The liturgy of the Word was next. The Old Testament reading was Job 12:7-10 and the Gospel read by the Reverend Alisdair Smith by lamplight was Luke 12:22-34. The choice of these two passages worked perfectly to set the context of the liturgy and the ministry of Salal and Cedar.
Then it was time for the Covenant in Ministry. The Bishop stood and by lamplight said:
"My brothers and sisters in Christ, Laurel Dykstra has been chosen to be pastor and priest of Salal and Cedar Watershed Discipleship Community, a ministry of the creation-values that are at the heart of our tradition.
After prayerful consideration, and according to the practice of this diocese, I have appointed Laurel to this position of leadership in our common ministry. Salal and Cedar is a new church with a vocation for environmental justice, it builds on the good work of the Eco-Social Justice Unit, the North Vancouver Ecumenical Environment and Justice Group and many individual justice-seekers; it is part of the work and witness of the whole church. Laurel and the Salal and Cedar community bring new gifts to our ministry together.
As we stand in God’s presence let us pray that grace will be given to all of us in this ministry, that we may fulfil the responsibilities which are ours."
The Executive Archdeacon of the diocese, the Venerable Douglas Fenton certified that the required oaths and declarations had been made, and the letters of appointment and license had been read in his presence and then Laurel committed herself to the responsibility entrusted to her as ordained leader, the people of Salal and Cedar committed themselves to share in this ministry and everyone gathered committed to support Laurel and Salal and Cedar in their ministry together with an enthusiastic, “We will!”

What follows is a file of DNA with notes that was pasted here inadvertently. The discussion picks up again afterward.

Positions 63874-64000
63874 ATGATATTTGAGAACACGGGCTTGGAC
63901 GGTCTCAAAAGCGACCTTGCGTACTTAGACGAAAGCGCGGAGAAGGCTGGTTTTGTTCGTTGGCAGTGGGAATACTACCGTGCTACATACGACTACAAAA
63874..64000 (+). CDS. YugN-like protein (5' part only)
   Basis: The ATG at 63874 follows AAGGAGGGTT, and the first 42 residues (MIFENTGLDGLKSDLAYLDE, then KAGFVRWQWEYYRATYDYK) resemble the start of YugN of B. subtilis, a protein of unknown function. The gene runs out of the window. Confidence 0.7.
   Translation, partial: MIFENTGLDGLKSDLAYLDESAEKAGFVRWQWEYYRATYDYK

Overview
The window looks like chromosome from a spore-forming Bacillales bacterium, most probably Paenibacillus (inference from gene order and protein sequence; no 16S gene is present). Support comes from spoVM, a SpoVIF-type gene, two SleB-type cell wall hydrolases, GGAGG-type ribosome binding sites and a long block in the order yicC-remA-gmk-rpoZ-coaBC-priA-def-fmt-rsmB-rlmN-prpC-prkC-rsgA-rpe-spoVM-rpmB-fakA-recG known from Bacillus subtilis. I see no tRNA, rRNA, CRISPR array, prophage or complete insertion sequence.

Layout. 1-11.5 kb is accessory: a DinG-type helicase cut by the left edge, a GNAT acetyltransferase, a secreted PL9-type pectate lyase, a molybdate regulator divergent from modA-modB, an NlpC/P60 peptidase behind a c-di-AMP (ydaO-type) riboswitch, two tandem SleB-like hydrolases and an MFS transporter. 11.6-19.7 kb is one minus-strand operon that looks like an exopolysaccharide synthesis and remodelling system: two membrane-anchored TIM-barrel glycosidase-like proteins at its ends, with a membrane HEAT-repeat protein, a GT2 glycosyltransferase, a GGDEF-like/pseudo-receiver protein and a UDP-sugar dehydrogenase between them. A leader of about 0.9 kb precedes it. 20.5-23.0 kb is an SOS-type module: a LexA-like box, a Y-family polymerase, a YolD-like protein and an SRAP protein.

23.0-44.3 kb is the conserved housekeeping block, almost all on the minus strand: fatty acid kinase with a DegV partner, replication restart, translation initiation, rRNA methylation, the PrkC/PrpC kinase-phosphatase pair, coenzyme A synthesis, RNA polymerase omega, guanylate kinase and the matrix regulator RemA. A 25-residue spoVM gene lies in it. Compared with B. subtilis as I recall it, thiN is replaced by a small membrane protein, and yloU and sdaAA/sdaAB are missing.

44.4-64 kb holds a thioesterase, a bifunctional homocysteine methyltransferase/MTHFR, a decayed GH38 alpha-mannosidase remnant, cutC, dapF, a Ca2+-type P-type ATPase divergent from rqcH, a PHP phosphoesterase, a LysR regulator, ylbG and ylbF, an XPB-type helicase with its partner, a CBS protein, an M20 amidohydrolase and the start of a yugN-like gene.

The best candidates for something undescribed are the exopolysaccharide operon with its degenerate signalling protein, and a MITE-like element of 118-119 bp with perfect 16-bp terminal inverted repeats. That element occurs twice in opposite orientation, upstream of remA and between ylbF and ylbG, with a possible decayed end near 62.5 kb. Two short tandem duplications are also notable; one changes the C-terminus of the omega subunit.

The presentation of the Symbols of Ministry of the Whole People of God is always a highlight of the Celebration of a New Ministry Eucharist (particularly for visitors) for this is when the parish’s personality shines through. There were nine symbol presentations: backpack, salal and cedar, water, Bible, chrism oil and cedar paddle, thumb drive with diocesan canons, prayer books, financial gift, bread and wine. Each symbol was offered with a brief explanation:
The presenters were members of the community, diocesan staff, and Matt Humphrey of A Rocha’s Brooksdale Environmental Centre who was present at the liturgy and made the presentation of the bread and wine. Also of note, Alecia's presentation of the financial gift was her pre-authorized donation (PAD) receipt, an acknowledgement of her commitment to the ministry of Salal and Cedar.
The bread (baked in the Brooksdale Environmental Centre’s cob oven that day) and the wine of Communion were passed around the circle by lamplight . Communion was followed by asperges with cedar boughs and the water of the Little Campbell River salmon stream accompanied by Bishop Skelton’s invitation to “Remember your Baptism!” and the singing of Sing Out Earth and Skies.